2003 will be a banner year for CIOs. In a majority of large companies, CEOs, COOs and CFOs have embraced the CIO as a fellow commander, ideally positioned to get a total view of the enterprise, streamline operations and take control of both dispersed data assets and the unchallenged tech spending habits of the turn of the millennium. And as the economic slump lingers, they’re depending on the CIO to help drive strategy and find new revenue opportunities in the information-rich frontier of this new environment.
Converging with that is a new wave of technology innovation. Just as there is growing pent-up demand on the part of organizations, there’s growing pent-up capability among providers. In 2003, some of this will start seeping into the marketplace.
But there are pitfalls for CIOs in 2003. It could be a make-or-break year for those who do not rise to the challenge?or those who are not afforded the opportunity by their companies’ executive staff and board in the first place.
And all CIOs will face a rising tide of frustration and impatience among line of business and function execs who are eager to improve their own performance and who see technology as a way to do that. If CIOs don’t find a way to start addressing these needs soon, they will be seen as an obstructionist. Providers offering products and services that go around the CIO will find an audience for their message. And once the money starts flowing again, a chunk of it will flow right past the island of the CIO.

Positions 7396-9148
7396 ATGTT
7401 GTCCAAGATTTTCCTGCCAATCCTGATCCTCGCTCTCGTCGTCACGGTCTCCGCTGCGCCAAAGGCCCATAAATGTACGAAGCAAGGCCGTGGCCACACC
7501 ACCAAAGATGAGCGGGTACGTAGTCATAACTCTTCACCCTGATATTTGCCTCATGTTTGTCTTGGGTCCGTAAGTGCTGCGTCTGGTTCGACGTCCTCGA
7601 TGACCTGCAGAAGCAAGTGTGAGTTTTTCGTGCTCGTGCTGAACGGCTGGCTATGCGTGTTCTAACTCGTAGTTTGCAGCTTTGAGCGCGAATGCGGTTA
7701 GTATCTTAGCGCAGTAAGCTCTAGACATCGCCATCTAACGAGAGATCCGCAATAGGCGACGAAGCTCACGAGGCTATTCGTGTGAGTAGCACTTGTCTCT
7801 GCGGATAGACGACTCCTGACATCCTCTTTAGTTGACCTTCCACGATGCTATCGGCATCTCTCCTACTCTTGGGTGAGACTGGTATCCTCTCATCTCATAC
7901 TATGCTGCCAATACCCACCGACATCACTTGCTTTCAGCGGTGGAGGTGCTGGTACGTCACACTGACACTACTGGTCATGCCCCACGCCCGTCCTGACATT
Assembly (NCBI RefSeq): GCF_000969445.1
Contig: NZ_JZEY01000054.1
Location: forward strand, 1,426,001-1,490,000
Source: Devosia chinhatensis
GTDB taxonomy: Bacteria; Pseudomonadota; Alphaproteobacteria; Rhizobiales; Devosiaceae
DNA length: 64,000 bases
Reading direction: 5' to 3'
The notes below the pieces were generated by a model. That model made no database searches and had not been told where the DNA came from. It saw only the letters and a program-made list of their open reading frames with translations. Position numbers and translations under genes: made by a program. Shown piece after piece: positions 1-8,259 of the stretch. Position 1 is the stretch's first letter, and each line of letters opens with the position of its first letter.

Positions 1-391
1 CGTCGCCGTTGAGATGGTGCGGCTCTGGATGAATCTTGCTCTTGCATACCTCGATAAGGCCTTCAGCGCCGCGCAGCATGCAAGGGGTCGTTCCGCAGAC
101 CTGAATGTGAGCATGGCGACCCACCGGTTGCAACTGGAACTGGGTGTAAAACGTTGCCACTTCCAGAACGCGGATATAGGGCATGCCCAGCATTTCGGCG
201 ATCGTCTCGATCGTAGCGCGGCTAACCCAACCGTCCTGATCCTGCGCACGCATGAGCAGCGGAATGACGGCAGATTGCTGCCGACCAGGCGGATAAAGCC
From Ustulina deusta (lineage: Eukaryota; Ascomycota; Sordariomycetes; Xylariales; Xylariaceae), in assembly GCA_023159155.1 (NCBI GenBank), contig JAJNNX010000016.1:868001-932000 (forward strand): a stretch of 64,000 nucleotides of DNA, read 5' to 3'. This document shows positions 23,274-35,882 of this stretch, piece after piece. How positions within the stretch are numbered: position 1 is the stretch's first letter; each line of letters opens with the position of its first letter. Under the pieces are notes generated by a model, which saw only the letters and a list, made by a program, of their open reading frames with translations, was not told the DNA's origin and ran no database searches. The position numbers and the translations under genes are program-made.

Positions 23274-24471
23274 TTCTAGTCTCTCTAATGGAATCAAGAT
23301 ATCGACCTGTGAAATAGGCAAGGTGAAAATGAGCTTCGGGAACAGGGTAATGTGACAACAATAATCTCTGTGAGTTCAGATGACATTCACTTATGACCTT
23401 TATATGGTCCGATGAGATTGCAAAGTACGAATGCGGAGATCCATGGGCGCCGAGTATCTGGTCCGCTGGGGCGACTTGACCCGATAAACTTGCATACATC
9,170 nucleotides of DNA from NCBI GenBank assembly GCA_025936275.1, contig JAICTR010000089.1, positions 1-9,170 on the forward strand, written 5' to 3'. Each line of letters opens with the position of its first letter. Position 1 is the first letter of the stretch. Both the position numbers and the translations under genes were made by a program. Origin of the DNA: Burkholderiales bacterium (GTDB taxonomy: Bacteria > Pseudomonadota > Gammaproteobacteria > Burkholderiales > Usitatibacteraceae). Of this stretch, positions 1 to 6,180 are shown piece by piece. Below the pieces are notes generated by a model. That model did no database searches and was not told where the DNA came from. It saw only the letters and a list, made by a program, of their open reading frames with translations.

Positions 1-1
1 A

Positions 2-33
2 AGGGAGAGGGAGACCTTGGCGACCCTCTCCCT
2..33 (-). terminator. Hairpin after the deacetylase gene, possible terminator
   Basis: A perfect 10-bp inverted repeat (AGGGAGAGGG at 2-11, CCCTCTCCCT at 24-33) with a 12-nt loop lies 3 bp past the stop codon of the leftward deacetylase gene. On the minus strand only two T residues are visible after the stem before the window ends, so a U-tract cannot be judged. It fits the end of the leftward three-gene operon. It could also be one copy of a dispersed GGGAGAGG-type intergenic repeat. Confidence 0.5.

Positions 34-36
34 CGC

To avoid becoming a victim of the IT end run (again) and the subsequent nightmare of having to repatriate all those renegade outposts of information and technology, CIOs must make collaborating with their business colleagues a top priority in the year ahead.
From all of us at CIO to all of you: Best wishes for a healthy, happy and prosperous New Year.